The fight to end polio is led by the Global Polio Eradication Initiative (GPEI), which includes Rotary, UNICEF, the U.S. Centers for Disease Control and Prevention (CDC), the World Health Organization (WHO), the Bill & Melinda Gates Foundation, and governments of the world, with the support of many others around the globe.
RotaryRotary uses its members’ skills and passion to build awareness, fundraise, and encourage governments to donate to and support polio eradication efforts. Over one million Rotary members have volunteered their time and resources to help end polio.
The Bill & Melinda Gates FoundationThe Bill & Melinda Gates Foundation is the largest private source of funding for the GPEI. For every $1 donated to End Polio Now, up to $50 million per year, it gives $2 for polio eradication. It provides technical support and invests in research to enhance polio vaccines, surveillance, and outbreak response.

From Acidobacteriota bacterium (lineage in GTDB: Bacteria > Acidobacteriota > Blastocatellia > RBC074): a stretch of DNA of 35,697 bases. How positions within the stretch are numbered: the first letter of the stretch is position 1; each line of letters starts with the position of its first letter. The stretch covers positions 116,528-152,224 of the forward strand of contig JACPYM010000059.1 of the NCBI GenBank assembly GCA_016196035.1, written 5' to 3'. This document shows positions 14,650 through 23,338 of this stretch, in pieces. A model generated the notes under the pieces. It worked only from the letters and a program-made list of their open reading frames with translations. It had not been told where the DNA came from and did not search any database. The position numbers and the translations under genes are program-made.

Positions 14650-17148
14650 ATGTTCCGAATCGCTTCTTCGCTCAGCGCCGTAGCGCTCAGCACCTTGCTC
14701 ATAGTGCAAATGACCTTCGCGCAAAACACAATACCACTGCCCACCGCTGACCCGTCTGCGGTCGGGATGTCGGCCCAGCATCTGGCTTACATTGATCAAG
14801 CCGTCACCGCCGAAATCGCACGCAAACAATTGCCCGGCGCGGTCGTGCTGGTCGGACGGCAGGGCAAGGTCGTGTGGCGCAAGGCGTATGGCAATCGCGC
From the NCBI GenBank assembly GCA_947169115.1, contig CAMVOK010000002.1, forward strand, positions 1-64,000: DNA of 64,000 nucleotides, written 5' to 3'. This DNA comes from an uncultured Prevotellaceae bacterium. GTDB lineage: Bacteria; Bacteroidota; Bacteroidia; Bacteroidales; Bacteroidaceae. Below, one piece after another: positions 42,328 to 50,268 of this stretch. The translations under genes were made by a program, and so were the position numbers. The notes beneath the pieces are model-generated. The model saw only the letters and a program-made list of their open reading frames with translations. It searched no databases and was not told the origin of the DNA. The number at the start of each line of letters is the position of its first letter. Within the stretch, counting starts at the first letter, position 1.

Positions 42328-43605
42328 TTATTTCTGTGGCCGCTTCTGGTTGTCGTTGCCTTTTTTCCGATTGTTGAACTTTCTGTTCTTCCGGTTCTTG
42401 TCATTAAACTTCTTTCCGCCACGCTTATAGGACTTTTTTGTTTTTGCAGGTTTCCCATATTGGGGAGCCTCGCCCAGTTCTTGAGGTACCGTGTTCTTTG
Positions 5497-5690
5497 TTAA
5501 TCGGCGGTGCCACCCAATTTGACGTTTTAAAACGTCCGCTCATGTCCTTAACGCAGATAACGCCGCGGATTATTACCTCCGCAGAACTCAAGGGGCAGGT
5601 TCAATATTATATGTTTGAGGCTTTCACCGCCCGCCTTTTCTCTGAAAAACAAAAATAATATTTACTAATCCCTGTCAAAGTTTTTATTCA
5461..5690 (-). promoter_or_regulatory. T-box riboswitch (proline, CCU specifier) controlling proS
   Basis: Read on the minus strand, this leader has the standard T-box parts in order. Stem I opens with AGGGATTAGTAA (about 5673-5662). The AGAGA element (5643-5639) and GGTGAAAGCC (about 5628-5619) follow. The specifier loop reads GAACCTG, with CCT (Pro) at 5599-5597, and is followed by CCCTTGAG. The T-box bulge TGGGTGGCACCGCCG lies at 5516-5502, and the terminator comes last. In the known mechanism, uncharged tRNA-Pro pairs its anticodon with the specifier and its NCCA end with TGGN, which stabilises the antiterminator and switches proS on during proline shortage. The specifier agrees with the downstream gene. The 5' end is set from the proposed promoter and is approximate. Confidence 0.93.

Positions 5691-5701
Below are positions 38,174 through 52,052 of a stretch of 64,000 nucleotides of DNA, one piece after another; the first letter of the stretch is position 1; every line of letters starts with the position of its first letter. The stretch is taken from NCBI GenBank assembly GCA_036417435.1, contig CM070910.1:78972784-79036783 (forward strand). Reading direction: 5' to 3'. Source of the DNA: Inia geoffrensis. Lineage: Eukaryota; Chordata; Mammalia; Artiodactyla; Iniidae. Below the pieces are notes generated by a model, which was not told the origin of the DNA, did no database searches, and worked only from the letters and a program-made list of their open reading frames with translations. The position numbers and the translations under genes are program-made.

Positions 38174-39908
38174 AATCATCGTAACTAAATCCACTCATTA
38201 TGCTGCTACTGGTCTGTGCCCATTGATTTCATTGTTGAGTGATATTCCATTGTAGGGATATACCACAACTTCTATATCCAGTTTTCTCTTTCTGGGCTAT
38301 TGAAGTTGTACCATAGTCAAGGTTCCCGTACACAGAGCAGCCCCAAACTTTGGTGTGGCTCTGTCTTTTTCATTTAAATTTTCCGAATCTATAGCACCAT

U.S. Centers for Disease Control and PreventionThe CDC deploys epidemiologists, public health experts, and scientists to investigate outbreaks of polio, identify the strain of poliovirus involved, and pinpoint its geographic origin.
UNICEFUNICEF buys polio vaccine and manages its distribution. The agency spreads the word about the benefits of vaccination to gain community acceptance. On the ground, field workers immunize children with the help of local health workers and volunteers.
World Health OrganizationWHO coordinates the management and administration of the GPEI and provides technical and operational support to ministries of health around the world. WHO is responsible for monitoring our progress and strategic planning.
As we continue to make progress toward a polio-free world, many public figures and celebrities have signed on to help Rotary spread the word.
Polio survivor, BBC contributor, and 2005 Gold medal winner - Paralympic World Cup
Grammy Award-winning singer-songwriter and UNICEF Goodwill Ambassador
Supermodel and humanitarian